Since the early 1990s, Diana Thater (b. 1962, San Francisco) has been a pioneer of video installation, combining new technologies of the moving image with forms that defy the narrative conventions of film and video. By manipulating color in the exhibition space and using projection screens and monitors as a medium, Thater’s works simultaneously engage in dialogue with key references in art history—from Impressionism to Minimal art—and address major concerns in contemporary culture. Her immersive, color-saturated video environments dramatically affect the hosting architecture. They stage a coalescence of beauty and criticality, or, in the artist’s own words, “the tension between science and magic”. Meanwhile, her installations skillfully point out the nuanced differences that distinguish seeing from looking.
Amongst key themes in Thater’s oeuvre are the life conditions of animal species as a result of human activity. A Runaway World (2016–17) features two twin video installations recently produced in Kenya, through which Thater explores the lives and habitats of two species that are close to extinction—rhinos and elephants—and evokes the illicit economies that threaten their survival. As Radical as Reality follows Sudan, the world's last living male northern white rhino, and the guards who protect him from poachers in the Ol Pejeta Conservancy. A Runaway World, the work that lends its title to the exhibition, portrays a herd of bull elephants and their habitat in Kenya's Chyulu Hills. Both works display a similar distant, descriptive, sometimes wandering gaze; both observe their subjects in silence, and tacitly invite us to consider their existence on earth, and their disappearance.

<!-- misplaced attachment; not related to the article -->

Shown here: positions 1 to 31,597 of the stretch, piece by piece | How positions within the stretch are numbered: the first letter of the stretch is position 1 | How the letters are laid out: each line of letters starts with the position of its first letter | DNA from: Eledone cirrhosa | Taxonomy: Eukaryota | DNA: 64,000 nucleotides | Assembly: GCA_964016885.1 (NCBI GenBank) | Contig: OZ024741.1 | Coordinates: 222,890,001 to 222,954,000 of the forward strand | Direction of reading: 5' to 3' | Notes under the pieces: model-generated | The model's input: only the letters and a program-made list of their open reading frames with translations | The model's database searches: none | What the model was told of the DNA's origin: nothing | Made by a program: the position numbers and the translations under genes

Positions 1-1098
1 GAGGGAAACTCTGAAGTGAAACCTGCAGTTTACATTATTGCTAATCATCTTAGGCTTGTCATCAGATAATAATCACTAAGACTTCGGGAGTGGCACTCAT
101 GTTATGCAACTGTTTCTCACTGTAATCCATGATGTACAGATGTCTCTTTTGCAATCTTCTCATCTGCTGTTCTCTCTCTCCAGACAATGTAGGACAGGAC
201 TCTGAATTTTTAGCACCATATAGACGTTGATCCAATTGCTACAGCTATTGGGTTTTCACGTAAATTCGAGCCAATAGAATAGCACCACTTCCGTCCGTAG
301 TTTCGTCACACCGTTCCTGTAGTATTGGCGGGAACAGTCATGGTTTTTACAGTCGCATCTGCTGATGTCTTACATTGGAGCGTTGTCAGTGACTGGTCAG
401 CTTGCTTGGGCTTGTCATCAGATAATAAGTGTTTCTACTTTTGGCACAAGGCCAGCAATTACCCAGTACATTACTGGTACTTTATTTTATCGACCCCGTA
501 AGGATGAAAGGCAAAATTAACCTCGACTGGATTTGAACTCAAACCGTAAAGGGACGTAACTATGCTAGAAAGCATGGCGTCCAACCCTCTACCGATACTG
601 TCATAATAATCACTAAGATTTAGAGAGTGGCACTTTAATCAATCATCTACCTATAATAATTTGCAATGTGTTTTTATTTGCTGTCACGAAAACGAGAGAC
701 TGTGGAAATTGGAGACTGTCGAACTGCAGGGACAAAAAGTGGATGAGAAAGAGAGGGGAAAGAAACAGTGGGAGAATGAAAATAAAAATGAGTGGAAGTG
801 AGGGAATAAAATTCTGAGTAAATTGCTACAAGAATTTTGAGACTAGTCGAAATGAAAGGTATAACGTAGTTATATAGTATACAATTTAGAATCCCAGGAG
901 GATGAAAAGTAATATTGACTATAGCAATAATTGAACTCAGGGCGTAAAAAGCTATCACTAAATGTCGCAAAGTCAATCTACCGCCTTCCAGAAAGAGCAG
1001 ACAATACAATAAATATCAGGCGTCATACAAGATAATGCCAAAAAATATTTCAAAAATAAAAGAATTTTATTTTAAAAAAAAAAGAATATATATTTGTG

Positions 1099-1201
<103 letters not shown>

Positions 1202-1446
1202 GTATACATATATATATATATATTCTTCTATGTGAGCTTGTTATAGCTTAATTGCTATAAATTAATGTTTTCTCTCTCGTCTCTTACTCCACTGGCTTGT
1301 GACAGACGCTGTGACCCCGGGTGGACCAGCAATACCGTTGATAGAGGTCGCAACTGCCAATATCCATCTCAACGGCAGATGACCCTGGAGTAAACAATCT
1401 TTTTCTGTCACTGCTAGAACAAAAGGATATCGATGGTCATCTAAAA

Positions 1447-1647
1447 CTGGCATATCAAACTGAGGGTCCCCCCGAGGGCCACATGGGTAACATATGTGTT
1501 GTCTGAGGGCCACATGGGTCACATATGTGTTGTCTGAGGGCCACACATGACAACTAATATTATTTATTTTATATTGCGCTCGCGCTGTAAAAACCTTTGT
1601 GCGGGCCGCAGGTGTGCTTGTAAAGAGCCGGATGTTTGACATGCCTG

As a result of the ambient light filtering, each screen’s color is altered when reflected upon the neighboring one, and also when its light is mirrored by the gallery floor. Besides the suggestion of a certain magic, these effects emphasize the singularity of the artwork as a specific space for observation. Thater’s interest in color interaction manifests as strongly in Time Compressed (2017), a video wall that is presented at the threshold of the exhibition. Using a signature display mode in her work, the artist superimposes the abstract and the descriptive, confronting sheer color planes with documentary images.
Curator: Manuel Cirauqui
Time Compressed, 2017
9-monitor video wall
Overall: 182.6 x 323.9 x 11.4 cm
Courtesy the artist and David Zwirner, New York/London/Hong Kong